Editorial: An unfair choice, an unfair system

Our greatest right as citizens of the United States is to vote for our commander in chief. Our voice. Our President.

But when this infinitely important decision is reduced to a choice between the lesser of two evils, has the system failed? Are our rights infringed? And is it possible to change this chronically unfair system to allow a legitimate third-party option?

The 2016 presidential election has been a roller coaster, and it’s far from over. Donald Trump, the joke prospect turned legitimate candidate, and Hillary Clinton, the liar in a sea of controversy, liked only by the party bigwigs, are now our only real options.

Jill Stein of the Green Party and Gary Johnson of the Libertarian Party jumped onto this sinking ship with nothing but a Dixie cup to bail the waters of political corruption. Statistically, these candidates have no chance of winning. They merely serve as a well-placed distraction for “Clump” to hide behind.

At this point in the race, a vote for Stein or Johnson helps the candidate with the most dedicated voters— Clinton at this point in time. This isn’t to say you shouldn’t vote for one of these candidates if you truly believe in their policies, but winning at this point for either Stein or Johnson is a virtual impossibility.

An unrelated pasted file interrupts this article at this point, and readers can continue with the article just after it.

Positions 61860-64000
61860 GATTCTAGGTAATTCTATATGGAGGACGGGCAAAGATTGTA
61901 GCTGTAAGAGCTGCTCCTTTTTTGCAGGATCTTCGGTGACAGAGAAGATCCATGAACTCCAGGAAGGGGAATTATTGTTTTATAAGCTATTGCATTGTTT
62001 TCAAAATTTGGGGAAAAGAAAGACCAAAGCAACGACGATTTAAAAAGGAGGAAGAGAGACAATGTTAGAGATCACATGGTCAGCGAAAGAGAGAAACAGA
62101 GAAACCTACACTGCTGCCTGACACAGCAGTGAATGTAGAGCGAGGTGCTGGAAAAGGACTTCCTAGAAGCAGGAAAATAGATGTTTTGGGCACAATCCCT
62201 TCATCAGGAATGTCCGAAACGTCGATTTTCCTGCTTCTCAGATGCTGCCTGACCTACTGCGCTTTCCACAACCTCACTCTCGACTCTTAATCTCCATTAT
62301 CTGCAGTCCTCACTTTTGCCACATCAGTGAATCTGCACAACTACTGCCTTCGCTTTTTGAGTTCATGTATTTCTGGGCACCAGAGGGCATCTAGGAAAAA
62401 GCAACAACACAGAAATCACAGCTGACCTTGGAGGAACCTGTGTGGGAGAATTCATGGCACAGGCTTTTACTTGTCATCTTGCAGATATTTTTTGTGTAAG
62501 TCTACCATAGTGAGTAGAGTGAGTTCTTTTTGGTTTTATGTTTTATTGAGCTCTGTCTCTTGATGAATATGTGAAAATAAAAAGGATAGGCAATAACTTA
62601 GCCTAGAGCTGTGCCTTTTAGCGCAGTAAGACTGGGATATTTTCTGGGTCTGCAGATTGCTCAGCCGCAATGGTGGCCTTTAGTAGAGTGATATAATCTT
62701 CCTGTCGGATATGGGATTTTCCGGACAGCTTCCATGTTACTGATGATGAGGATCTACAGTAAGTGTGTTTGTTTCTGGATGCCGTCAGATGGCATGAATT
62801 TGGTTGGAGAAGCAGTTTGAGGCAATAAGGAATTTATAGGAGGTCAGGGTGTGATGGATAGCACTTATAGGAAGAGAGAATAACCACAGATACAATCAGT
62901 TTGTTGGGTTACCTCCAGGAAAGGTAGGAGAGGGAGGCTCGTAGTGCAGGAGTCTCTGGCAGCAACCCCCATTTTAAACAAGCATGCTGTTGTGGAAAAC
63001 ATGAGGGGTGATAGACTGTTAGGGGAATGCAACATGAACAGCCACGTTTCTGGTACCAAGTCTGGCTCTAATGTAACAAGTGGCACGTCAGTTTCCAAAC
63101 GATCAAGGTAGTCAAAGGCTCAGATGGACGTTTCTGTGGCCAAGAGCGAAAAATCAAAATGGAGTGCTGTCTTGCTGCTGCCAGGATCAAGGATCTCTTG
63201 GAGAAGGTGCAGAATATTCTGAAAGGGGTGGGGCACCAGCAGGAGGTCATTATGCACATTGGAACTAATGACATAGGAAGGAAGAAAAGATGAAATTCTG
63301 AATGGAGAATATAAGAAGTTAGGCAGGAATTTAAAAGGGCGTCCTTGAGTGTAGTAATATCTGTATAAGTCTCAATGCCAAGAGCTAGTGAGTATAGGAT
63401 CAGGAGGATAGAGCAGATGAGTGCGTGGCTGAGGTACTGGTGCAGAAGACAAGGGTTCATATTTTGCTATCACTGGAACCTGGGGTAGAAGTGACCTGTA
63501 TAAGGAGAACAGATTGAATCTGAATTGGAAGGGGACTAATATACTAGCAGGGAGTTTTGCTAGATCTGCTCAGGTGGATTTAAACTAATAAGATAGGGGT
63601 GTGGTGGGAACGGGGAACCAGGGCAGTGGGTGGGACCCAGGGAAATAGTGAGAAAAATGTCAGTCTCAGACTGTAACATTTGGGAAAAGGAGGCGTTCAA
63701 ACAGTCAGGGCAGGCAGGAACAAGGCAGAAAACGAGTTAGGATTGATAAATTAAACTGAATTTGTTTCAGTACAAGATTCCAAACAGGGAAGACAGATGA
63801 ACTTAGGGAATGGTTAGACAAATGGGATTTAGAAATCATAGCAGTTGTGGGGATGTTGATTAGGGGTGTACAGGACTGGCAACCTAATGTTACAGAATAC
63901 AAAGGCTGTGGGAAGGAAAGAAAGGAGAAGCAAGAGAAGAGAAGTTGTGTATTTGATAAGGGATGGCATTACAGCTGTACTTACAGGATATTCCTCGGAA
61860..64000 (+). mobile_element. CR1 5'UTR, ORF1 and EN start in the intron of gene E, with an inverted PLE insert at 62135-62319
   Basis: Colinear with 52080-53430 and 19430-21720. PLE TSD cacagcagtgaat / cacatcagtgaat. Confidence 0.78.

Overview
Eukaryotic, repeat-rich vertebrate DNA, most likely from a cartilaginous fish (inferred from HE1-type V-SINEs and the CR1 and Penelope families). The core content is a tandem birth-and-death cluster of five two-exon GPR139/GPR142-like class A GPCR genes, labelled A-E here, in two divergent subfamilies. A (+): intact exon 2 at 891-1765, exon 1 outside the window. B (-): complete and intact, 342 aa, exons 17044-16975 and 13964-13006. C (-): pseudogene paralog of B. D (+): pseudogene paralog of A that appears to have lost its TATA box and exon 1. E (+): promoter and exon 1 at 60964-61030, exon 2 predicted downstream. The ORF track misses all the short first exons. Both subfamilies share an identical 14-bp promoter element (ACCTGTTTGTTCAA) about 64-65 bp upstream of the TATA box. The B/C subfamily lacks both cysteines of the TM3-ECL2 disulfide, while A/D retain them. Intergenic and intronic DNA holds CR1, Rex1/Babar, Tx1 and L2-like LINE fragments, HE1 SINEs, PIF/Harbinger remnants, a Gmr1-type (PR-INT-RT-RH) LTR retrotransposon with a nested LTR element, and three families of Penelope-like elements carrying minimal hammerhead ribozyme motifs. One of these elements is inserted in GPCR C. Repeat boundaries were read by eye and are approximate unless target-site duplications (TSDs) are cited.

The silver lining of this tumultuous election is the exposition of a massive flaw in our two-party system, one that good ol’ Mr. Washington warned us about so many years ago. Our two-party system doesn’t work. Our parties divide the country and create false rivalries in a system that should be supportive and encouraging to outside candidates with new ideas. This system also encourages both politicians and citizens to have strong views that match their “team” instead of allowing individual thought: Republicans like guns, Democrats like pot, etc.

So what are we to do? This election is in many ways already bought and paid for, but this isn’t to say there’s no hope for the future. Over the next four years, it is our duty as conscientious Americans to establish a powerful third party to keep the donkey and elephant in check. It does not matter whether this party is founded by Bernie and is socialist in nature, or by Al Gore with a green tint; it does not matter. Anything but these two superpowers will give much-needed balance to the scale.